Times have changed. Nintendo understands this, the 3DS is not just a marginal update of the DS. This thing can output MGS3 (a top grade PS2 game) three times (once in 2D, and twice for each eye in 3D). It is a deceptively powerful system. Also they gave it a tech fan's dream, glasses free 3D. So really this update is all about the tech this time, the core interface has not changed, but resolution is up, 3D power is up and CPU power is up.
So why this time? well Nintendo made a lot of money on both the DS and the Wii. They have the pockets to pay for powerful new hardware. Every year they delay they return to the thin times of 2003. I think the same update to the DS will happen to the Wii and it will not be the Wii HD.
The Wii is a great party game system, but it has pissed off tech fans with its low horsepower and the perception that its a shovelware system. Nintendo can now easily create a system with power the PS3 and Xbox 360 can only dream of. The PS3 is hampered by low system memory (lower resolution textures) and the 360 by low frame buffer memory (Most games are upscaled to 720p because the 360 frame buffer can't do 720p and post process the frames). Slap a GTX 460 in there and a dual core ARM cpu freed of battery requirements and you can boast of true 1080P and 3D gaming without compromises. Give Miyamoto that kind of power and motion plus and you have an exciting proposition that could have a long shelf life.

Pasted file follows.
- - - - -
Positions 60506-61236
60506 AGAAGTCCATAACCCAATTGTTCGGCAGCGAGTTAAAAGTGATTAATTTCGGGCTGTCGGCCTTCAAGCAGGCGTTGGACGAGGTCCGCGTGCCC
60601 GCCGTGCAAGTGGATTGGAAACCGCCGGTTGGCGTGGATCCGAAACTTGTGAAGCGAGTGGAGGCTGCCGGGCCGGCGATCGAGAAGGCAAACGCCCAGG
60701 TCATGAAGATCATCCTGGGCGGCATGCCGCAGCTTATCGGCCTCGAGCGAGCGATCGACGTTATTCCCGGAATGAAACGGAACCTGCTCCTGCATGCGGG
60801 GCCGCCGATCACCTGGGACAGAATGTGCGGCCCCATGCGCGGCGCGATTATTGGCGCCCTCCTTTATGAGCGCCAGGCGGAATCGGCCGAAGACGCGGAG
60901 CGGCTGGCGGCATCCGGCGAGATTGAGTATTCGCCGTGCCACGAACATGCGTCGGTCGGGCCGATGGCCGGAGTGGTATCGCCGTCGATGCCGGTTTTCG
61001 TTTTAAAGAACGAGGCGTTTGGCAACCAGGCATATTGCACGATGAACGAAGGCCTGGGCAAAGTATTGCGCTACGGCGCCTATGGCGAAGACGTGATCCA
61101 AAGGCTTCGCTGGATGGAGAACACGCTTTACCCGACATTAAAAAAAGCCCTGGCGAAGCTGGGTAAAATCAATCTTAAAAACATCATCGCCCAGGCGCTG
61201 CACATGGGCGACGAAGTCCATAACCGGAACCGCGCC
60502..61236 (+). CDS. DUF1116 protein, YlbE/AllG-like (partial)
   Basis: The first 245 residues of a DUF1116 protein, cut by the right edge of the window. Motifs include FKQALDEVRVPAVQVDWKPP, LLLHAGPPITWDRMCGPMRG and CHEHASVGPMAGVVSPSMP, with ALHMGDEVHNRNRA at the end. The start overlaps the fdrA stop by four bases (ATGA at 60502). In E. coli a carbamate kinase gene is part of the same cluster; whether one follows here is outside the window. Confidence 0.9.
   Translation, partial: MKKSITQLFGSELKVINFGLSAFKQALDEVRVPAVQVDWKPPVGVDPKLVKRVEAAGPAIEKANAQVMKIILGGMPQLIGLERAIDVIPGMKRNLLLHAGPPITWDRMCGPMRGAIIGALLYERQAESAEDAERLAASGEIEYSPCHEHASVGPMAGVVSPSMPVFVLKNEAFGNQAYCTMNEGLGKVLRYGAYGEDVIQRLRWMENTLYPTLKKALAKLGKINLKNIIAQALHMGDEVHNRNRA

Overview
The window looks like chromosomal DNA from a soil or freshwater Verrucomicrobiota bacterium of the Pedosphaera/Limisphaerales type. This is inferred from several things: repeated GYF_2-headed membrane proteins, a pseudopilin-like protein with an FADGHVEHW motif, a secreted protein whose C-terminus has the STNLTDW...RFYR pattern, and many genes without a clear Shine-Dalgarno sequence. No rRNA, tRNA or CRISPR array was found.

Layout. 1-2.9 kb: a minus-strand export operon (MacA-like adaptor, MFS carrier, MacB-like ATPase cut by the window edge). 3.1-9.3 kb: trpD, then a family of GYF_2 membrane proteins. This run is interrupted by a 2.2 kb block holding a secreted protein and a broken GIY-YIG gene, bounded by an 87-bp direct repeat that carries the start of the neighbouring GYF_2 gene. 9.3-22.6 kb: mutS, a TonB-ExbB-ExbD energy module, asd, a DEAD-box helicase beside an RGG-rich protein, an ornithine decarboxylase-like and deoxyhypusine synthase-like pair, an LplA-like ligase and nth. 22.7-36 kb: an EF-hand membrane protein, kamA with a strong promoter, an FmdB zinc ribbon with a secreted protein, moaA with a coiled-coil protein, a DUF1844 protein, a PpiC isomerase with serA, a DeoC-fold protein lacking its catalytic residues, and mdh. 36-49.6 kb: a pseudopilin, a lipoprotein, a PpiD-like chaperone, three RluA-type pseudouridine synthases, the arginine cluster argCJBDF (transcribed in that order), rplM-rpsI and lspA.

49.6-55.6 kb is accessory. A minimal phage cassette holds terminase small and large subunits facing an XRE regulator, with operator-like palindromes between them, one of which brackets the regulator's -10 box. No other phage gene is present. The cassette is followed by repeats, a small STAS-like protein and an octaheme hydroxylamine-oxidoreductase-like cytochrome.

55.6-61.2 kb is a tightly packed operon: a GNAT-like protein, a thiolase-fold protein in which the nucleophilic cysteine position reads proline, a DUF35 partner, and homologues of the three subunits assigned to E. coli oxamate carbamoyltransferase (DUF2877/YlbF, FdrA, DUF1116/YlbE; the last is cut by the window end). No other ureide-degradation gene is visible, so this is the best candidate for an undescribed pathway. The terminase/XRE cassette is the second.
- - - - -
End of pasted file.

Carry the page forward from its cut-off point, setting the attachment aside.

Another reason is that Nintendo did well last time because they went against the flow. In 2004 hard core games only mattered. Now everyone has motion controls, even ASUS. Everyone is headlong charging into the casual market, but their core technology isn't getting any newer. Oversaturation has already started affecting the earliest riser in the casual market; Music Rhythm games. Excellent releases like Rock Band 3 are not selling well. A lot of Wii owners won't by another or it's replacement in any great numbers. The market that will buy another is the tech fans and maybe after some momentum builds then the Wii owners will join it.
So I recon that summer/autumn announced after the success of the 3DS we will see the new Nintendo console. NES 6 if you will.